Okay, confession time: I definitely struggle with feeling like people don’t actually like me and are pretending.
Yes, really. Yes, even my friends.
I have this persistent fear that people don’t actually want to be my friend and are just being nice to spare my feelings.
I’ve given a lot of thought to this over time, and as best I can tell, this part of my issues likely stem from the fact that I’m perfectly capable of being pleasant to people even if I don’t like them. I’ll admit it — I’ve been nice to people who were annoying the heck out of me.
Sometimes when this happens, it’s because of professionalism. I used to work in retail and food service — and I can’t tell you how many times someone was being an absolute monster, and I couldn’t call them out on it, lest I risk losing my job (and by extension, my home and safety). So I’d have to be as polite as I could be while rectifying the situation. I was so good at defusing angry customers and difficult situations, I would sometimes become their favorite employee. The Karens and Todds (Karen’s husband, who coaches football) of the world would come and ask for me by name.
They were under the distinct impression that I liked them, too. They were giving off all the signs. I did not like them at all. I dreaded them.
But if I’m being honest with myself, I know that this isn’t just something I’ve done at work. I’ve been in social situations — particularly when a friend brought another friend with them that I do not like — where I’ll just be polite and friendly even though I dislike the other person. Mostly because I don’t want to ruin the vibe by fighting with someone. That sort of thing. And I’d notice over time that after a long while of running into each other because of this mutual friendship, they’d assume I was their friend, too. Even though I didn’t particularly like them.
And a third case emerges, too — the safety fawning. As I mentioned in an earlier post, fawning is the fourth response to dangerous situations (the first three are fight, flight, and freeze). I have certainly had situations where someone, especially a stranger or someone I don’t know well, is being really creepy, and it can be safer to act pleasant and then run away at the first opportunity than it is to confront someone.
Now, this doesn’t mean that I can’t call people out on bullshit. I do have a mode like this. It comes out especially when I feel like someone else is being a bully. But the other person has to act pretty trashy for that mode to active. The vast majority of disappointing behavior doesn’t meet that threshold.
The “Do You Keep Spending Time with Them?” Test
Anyway, I was discussing this the other day with a friend — how being able to be pleasant to people you actually dislike muddies the waters.
And my friend pointed out that when I dislike someone, I don’t keep putting myself around them. They suggested that I can tell the difference between “fake nice”/prosocial behavior that means nothing and friendship by whether people choose to spend time or to interact with me.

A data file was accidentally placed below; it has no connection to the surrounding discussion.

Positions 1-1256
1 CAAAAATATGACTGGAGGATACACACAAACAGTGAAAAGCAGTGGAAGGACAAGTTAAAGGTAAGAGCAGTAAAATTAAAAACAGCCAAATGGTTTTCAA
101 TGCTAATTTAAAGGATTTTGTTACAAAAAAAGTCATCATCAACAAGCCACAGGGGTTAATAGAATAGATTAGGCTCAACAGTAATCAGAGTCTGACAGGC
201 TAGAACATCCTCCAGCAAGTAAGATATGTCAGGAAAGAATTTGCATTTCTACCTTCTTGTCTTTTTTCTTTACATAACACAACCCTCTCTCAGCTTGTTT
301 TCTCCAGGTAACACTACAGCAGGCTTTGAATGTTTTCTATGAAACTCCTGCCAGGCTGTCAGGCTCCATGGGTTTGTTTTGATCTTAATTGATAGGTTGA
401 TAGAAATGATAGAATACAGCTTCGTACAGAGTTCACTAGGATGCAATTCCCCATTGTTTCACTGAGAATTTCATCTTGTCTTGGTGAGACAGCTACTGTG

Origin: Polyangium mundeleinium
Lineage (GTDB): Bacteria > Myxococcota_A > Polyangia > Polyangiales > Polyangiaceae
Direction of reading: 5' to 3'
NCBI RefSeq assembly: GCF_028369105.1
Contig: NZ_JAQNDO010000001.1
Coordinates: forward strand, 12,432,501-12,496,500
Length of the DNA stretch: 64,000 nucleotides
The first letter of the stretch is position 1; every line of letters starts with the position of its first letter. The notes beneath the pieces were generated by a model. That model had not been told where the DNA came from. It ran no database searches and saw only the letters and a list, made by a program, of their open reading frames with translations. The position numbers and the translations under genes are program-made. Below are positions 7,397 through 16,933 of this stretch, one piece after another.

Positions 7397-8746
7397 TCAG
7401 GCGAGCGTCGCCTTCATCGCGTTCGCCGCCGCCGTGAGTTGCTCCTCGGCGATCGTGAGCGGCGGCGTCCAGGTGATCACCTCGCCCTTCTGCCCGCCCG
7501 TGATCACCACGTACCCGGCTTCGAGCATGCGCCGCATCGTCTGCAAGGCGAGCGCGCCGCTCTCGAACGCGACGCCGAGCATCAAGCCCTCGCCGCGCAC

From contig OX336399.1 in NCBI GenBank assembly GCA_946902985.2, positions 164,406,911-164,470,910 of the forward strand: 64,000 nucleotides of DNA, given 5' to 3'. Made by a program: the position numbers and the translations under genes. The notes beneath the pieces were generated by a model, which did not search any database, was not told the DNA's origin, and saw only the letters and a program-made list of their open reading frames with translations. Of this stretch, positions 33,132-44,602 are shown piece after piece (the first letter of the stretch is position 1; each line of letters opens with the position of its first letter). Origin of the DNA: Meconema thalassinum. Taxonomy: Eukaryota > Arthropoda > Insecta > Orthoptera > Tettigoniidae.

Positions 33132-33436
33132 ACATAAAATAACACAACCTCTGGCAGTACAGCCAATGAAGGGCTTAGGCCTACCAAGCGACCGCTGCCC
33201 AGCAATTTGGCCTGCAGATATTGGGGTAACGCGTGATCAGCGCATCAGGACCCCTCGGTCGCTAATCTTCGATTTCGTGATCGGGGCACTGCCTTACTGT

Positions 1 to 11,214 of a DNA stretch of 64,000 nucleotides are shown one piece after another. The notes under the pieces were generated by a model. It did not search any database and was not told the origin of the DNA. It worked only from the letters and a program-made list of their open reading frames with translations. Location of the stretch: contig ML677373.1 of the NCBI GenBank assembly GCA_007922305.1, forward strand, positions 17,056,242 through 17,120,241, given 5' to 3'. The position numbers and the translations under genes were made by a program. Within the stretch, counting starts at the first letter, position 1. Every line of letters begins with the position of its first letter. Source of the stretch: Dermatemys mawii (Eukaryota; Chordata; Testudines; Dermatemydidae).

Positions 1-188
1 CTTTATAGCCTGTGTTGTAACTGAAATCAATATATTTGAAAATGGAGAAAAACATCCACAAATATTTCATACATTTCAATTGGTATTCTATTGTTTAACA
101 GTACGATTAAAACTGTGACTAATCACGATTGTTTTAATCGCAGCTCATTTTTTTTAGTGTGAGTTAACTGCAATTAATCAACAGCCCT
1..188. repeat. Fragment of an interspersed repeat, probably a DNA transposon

I have to admit — it’s not a bad place to start. However, as I thought through that for a bit, it became a difficult metric. Because we’re all adults with busy lives. And at this point, my friends live all over the country. This means that I sometimes don’t speak to my close friends for a while (and vice versa).
The fact that I don’t seek them out or spend time with them doesn’t change the fact that I adore them.
Maybe Whether They Like Me Isn’t Important
I talked to some more friends about the situation — and another theme emerged: Maybe it’s not an important question. Maybe whether other people like me isn’t important.
One friend put it to me this way: If someone is faking nice and they do in fact like me less than they’ve acted they do, it can be disappointing, yes. It can hurt. But at the end of the day, it doesn’t change who I am — for good, bad or neutral. And it doesn’t mean that there’s something wrong with me. Not really. This one person just doesn’t like me as much as I thought they did.
It did give me pause that this wasn’t something I thought of on my own. Because as I hear it, I see exactly what she means. It does make me wonder why I’m so worried about being liked. I suppose it doesn’t help that people who were raised in abusive homes learn to take huge responsibility for whether other people like us. It’s tied into taking responsibility for other people’s feelings. This isn’t a healthy state of affairs — but caregivers will often train their charges to do this. And it does follow you into adulthood.
Even Good Friendships and Relationships Can Fluctuate
As we talked through things more, I also had another thought hit me. Good friendships and relationships can fluctuate. You can absolutely have times when someone you adore is irritating you for a bit because they’re just too much in some way. But other times, that quality of theirs is exactly what you need. So just because someone rubs you the wrong way at a certain time, it doesn’t mean that they are too much. And turning it around, that means that I’m not a worthless person because I’ve momentarily annoyed someone — yes, even someone I am extremely close to.
It’s definitely not a lesson I learned growing up because of dysfunctional dynamics. And we don’t do a good job talking about that culturally. But it’s important to keep in mind.